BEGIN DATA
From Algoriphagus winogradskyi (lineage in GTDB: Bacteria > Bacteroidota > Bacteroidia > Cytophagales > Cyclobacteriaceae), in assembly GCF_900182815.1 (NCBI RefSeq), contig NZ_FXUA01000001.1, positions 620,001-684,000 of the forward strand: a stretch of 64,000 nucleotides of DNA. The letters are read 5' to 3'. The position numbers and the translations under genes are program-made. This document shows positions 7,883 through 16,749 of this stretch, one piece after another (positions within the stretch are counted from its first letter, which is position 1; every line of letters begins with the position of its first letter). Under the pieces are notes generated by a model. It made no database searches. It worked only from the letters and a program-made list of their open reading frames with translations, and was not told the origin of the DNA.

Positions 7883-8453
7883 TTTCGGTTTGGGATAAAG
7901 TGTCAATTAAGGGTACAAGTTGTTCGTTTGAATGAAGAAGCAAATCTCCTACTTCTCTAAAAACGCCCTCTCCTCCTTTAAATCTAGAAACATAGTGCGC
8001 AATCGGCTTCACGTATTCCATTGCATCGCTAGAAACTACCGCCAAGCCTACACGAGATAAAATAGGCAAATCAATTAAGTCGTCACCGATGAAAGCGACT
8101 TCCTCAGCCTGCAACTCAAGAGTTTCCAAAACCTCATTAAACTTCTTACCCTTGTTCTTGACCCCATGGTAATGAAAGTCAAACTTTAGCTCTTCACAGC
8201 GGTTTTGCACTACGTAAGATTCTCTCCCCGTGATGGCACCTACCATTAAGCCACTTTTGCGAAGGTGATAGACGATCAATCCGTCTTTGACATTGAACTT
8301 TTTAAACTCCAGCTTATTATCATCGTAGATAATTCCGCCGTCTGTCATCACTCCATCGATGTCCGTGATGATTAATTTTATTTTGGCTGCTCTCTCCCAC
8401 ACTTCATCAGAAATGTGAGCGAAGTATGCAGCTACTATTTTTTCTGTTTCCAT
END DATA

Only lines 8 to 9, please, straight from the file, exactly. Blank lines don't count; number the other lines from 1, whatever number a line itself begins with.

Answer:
8301 TTTAAACTCCAGCTTATTATCATCGTAGATAATTCCGCCGTCTGTCATCACTCCATCGATGTCCGTGATGATTAATTTTATTTTGGCTGCTCTCTCCCAC
8401 ACTTCATCAGAAATGTGAGCGAAGTATGCAGCTACTATTTTTTCTGTTTCCAT